A camera sensor is made of real physical material that interact with light. The resulting electrical signal is sampled via internal circuitry. This process ‘reigns in’ the colors under an established color space, like Rec. 709, while discarding the rest. A good HD camera will have a sensor system capable of producing color far greater than Rec. 709, so that eliminations can be made without penalty.

This is where RAW comes in. By delivering raw, camera manufacturers are giving you the power to choose your working color space. How do you know RAW has more color than a ‘baked’ image? Check out my Dynamic Range comparison of RAW v/s video mode on the Canon 550D article for starters.

Eventually, be it raw or cooked, an image will be delivered to the monitor, and the monitor, being an object made of real atoms and molecules, will have its own color gamut. A wide gamut monitor will usually accommodate most of Rec. 709 (or even 100% of it). It also has ‘space’ for additional colors that one hopes is within the raw file gamut. But who can say for sure?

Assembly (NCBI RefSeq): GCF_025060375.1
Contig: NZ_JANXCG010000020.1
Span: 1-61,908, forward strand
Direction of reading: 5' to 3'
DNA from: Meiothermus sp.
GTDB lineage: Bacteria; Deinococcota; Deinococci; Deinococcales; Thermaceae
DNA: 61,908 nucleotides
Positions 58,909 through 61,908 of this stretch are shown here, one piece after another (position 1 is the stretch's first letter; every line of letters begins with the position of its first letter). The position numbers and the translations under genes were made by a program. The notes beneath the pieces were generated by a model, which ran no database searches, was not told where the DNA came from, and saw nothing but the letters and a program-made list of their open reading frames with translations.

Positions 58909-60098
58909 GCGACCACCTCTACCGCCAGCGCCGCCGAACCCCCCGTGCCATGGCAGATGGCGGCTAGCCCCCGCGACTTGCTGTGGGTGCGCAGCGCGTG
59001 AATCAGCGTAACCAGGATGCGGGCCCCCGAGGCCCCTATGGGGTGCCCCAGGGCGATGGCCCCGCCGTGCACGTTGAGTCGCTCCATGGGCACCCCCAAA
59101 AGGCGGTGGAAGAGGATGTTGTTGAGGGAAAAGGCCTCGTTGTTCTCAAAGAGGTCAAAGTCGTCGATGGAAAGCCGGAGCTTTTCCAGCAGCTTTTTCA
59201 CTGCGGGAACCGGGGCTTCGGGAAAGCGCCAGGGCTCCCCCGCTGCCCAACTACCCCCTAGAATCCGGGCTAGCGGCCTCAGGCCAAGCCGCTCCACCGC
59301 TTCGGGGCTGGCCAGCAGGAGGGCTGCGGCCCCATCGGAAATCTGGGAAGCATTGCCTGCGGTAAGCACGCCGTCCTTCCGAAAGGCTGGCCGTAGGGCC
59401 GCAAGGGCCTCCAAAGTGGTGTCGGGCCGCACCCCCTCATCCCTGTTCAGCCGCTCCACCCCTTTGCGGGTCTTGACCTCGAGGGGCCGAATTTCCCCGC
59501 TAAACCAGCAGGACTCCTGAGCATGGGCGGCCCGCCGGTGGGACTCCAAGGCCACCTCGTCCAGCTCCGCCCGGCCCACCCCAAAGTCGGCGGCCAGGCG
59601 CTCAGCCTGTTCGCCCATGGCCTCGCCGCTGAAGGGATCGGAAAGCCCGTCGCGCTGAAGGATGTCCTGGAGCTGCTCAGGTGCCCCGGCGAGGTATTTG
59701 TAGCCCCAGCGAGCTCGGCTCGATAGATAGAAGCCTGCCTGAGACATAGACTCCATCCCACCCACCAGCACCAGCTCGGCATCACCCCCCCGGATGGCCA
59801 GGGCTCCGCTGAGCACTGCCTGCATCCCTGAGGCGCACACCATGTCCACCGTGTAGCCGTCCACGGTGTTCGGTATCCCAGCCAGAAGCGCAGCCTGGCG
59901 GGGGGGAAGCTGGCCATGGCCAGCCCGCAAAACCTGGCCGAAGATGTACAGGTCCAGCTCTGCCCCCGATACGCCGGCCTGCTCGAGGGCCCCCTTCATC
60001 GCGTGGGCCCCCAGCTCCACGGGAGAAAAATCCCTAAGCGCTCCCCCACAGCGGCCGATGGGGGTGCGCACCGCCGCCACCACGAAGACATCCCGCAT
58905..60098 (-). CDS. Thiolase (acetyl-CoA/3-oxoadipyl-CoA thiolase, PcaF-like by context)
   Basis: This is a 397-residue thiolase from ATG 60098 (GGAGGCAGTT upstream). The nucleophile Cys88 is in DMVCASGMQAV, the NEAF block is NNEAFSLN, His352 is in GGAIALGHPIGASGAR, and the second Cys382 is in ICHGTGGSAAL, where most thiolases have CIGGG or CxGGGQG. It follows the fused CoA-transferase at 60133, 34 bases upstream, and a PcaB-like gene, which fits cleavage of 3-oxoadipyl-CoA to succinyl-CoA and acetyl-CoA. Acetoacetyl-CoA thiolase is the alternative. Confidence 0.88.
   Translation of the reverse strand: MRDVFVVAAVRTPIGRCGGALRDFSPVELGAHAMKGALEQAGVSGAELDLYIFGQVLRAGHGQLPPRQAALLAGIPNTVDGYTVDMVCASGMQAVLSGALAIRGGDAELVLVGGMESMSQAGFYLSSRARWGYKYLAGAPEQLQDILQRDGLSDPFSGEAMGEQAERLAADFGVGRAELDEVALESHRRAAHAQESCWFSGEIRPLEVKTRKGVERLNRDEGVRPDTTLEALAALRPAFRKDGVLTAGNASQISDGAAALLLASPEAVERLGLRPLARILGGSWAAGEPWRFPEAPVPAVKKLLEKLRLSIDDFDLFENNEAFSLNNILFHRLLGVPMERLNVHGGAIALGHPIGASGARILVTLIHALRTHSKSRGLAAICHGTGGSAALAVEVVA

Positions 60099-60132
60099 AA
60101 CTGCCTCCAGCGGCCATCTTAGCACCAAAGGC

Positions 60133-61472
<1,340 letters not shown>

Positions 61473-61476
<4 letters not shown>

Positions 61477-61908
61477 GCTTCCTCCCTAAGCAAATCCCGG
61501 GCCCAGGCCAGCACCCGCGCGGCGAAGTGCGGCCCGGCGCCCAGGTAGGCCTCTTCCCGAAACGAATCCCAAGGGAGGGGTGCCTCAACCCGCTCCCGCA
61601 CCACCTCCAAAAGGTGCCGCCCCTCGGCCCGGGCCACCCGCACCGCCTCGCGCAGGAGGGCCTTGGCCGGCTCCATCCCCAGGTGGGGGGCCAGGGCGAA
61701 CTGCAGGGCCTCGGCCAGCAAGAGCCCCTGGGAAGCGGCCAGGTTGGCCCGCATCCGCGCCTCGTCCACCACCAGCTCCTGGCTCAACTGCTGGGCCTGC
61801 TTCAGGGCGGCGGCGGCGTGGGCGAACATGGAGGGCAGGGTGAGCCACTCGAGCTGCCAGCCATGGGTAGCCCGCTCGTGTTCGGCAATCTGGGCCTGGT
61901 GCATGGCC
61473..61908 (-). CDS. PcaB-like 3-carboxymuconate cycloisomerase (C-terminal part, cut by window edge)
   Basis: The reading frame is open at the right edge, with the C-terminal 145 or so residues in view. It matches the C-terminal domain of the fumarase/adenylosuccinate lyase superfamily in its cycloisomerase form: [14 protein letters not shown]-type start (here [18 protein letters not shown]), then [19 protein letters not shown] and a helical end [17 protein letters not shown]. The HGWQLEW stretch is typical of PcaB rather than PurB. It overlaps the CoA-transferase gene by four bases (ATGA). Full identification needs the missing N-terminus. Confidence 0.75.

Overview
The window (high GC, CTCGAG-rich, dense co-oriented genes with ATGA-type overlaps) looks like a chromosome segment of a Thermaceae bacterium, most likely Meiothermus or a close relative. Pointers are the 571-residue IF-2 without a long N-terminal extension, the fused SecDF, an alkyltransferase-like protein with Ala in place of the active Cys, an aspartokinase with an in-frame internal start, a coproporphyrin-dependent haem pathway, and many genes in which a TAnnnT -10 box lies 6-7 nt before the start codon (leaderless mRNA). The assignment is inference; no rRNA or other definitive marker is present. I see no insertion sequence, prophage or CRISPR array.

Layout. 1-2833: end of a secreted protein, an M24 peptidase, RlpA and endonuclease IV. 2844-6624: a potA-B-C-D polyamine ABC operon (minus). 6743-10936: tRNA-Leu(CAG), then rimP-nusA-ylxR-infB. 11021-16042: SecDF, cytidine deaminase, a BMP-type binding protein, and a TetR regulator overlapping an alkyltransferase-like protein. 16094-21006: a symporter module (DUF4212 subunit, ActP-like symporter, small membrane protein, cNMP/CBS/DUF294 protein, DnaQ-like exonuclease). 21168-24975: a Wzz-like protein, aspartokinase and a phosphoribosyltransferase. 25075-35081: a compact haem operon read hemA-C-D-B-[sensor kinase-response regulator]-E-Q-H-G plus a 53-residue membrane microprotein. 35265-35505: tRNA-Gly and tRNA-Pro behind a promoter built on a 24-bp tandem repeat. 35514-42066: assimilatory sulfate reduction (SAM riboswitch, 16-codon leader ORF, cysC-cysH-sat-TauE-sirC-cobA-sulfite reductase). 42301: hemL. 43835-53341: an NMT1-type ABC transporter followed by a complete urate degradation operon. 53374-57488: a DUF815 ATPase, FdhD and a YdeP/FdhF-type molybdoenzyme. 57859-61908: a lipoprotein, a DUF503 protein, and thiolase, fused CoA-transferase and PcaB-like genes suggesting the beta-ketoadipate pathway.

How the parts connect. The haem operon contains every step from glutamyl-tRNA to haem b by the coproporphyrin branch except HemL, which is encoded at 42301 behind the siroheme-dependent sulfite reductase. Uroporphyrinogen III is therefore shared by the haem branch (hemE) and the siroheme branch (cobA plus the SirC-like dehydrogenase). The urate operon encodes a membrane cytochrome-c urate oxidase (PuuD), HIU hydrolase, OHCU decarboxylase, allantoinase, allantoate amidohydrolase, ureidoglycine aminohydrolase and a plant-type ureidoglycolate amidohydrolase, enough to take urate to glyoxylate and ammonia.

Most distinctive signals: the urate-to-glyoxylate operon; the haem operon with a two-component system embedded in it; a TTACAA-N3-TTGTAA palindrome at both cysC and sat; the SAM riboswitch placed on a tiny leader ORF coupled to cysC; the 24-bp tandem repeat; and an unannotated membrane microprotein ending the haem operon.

The above diagram is not to scale, so don’t get too worked up over it. A well designed system keeps things within the ‘ball park’, so to speak.

To know more about color, please read Driving Miss Digital.

A good calibration system must have:

  • As wide a gamut as possible
  • Pedigree
  • The ability to discern and study ambient lighting conditions
  • Excellent software to make sense of all the color data
  • The ability to perform independently

Two excellent systems for your external monitor are the Datacolor Spyder4Elite and X-Rite i1 Display Pro.

To ensure color accuracy, you will do well to also use the color charts that come with the calibration system.


To test focus, I suggest the LensAlign MkII Plus Focus Calibration Tool.

For white balance, you could use a foam board, or a more robust tool like the Lastolite 12-Inch Grey/White Card.

If you want to check for sharpness, you will also need a resolution chart, like the ones made by DSC Labs. You could print your own copy of the 1951 USAF resolution test chart and its variants, if you want to save money.

One accessory which is a must have for an external monitor is the hood, like this one from Compushade (fits 15″ to 22″):

Always have black cloth handy for those really troublesome days. At least no one will see your tears of joy on achieving the perfect shot.

That’s about it. We’ve covered a lot of ground about what makes a good video production monitor and how one should use it for best advantage. Who would have thought such a simple looking thing could be so complicated?

7 replies on “The Complete Guide to Choosing and Using Video Production Monitors (Part Two)”

Sareesh Sudhakaran johnamsterdam  I actually don’t know what I want, I just see that these popular monitors I mentioned are not listed here.

Comments are closed.